Warning that scaling back service would harm public health and mobility options, the head of an influential business group called Wednesday for the MBTA to consider bringing in private buses to cope with a driver shortage.

Rick Dimino, president and CEO of A Better City, criticized the T’s plan to reduce the number of bus trips it runs by about 3 percent this winter, affecting more than 30 bus routes, as “a step in the wrong direction when the MBTA should be increasing frequency, growing demand, and building back better.”

MBTA officials estimate they would need an additional 80 to 100 full-time drivers to fulfill the existing schedule without dropped trips.

Ahead of a Wednesday night public meeting on the topic, Dimino urged agency officials to take substantial steps to overcome their hiring challenges and consider looking to the private sector.

section of state law named for Sen. Marc Pacheco of Taunton requires state agencies to prove that privatizing a public service will both save money and maintain at least an equal level of service.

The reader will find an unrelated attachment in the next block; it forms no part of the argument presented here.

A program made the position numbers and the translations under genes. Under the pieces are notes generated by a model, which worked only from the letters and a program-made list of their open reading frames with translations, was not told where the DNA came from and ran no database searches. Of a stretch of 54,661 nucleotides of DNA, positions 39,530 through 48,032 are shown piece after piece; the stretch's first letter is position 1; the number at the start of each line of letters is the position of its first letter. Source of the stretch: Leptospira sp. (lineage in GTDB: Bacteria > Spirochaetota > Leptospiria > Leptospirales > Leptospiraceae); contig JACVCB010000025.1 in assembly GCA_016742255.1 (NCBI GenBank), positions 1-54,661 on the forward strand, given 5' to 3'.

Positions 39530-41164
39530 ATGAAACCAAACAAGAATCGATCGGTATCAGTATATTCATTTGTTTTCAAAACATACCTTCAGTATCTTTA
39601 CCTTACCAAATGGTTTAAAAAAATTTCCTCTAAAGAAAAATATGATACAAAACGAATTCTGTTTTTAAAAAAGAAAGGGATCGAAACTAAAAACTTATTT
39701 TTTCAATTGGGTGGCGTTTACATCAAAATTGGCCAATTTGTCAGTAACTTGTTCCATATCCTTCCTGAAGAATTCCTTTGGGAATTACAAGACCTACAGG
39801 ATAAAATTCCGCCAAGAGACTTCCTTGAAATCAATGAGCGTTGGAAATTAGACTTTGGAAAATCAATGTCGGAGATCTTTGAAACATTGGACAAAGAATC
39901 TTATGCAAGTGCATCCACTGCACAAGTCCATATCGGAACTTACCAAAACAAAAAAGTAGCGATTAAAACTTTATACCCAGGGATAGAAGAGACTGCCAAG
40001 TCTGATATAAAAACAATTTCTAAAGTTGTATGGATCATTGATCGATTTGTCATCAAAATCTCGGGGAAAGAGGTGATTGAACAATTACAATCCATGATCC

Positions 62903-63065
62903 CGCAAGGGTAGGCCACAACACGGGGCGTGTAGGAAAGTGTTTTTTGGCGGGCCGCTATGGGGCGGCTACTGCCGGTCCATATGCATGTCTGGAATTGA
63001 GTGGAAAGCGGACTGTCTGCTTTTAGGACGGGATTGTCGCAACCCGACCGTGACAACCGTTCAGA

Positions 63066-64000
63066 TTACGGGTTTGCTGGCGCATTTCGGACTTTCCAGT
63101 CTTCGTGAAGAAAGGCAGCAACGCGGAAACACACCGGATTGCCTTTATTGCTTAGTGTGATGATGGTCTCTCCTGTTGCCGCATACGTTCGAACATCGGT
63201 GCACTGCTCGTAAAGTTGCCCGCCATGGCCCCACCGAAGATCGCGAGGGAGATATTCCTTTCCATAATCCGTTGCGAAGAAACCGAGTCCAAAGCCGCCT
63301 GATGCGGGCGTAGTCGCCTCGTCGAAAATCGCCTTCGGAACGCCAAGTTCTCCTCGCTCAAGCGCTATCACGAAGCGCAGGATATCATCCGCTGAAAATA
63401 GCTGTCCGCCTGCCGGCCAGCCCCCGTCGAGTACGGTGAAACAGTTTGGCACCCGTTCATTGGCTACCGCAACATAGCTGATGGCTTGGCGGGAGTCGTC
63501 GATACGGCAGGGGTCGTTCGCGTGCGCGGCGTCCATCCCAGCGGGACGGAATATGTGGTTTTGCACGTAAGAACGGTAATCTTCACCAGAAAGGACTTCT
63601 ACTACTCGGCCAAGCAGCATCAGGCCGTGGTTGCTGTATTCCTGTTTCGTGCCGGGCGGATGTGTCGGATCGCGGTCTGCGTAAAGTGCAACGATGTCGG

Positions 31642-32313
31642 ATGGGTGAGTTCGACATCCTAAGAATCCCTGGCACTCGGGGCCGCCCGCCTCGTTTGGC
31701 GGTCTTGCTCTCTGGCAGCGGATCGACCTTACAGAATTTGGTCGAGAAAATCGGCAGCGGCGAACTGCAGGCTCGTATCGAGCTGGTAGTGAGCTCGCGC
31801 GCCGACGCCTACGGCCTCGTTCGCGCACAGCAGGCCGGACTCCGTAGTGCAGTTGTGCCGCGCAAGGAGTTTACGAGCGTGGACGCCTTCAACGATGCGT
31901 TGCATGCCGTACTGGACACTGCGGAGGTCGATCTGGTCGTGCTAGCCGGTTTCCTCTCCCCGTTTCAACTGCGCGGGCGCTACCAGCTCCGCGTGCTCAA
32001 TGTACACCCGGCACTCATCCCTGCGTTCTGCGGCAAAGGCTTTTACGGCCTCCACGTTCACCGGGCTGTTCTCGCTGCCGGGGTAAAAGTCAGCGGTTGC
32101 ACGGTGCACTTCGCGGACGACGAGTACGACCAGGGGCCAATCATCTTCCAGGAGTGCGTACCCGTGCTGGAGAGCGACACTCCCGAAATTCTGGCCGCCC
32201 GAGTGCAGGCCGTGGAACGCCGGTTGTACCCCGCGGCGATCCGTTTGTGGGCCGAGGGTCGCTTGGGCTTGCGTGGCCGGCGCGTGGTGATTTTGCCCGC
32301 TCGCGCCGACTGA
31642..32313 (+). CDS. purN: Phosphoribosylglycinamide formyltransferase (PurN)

Dimino suggested the MBTA’s impending cuts are dire enough to warrant exploring a waiver from that mandate.

“The MBTA — and the Commonwealth — must do more to attract and retain qualified job seekers, including looking to other markets for emerging best practices, increasing financial incentives, and if needed, hiring private bus services to supplant underserved routes,” Dimino said. “If this requires temporary relief from the Pacheco law, Governor Baker and the Legislature should act swiftly.”

The T has stressed that its impending bus cuts, set to take effect Dec. 19 with the new winter schedule, are a response to a labor shortage and not a cost-control measure.

“There is sufficient funding at the MBTA to bring our vital mass transit systems back to pre-pandemic levels and assist the Commonwealth’s economic recovery,” Dimino said. “The entire region depends on frequent, reliable, affordable, and equitable public transit services.”

Facing a shortage of school bus drivers in many districts, the Baker administration activated the National Guard in September to help fill gaps.

About 200 National Guard personnel drove school buses nearly 330,000 miles before their mission ended in November. 

(Copyright (c) 2022 State House News Service.

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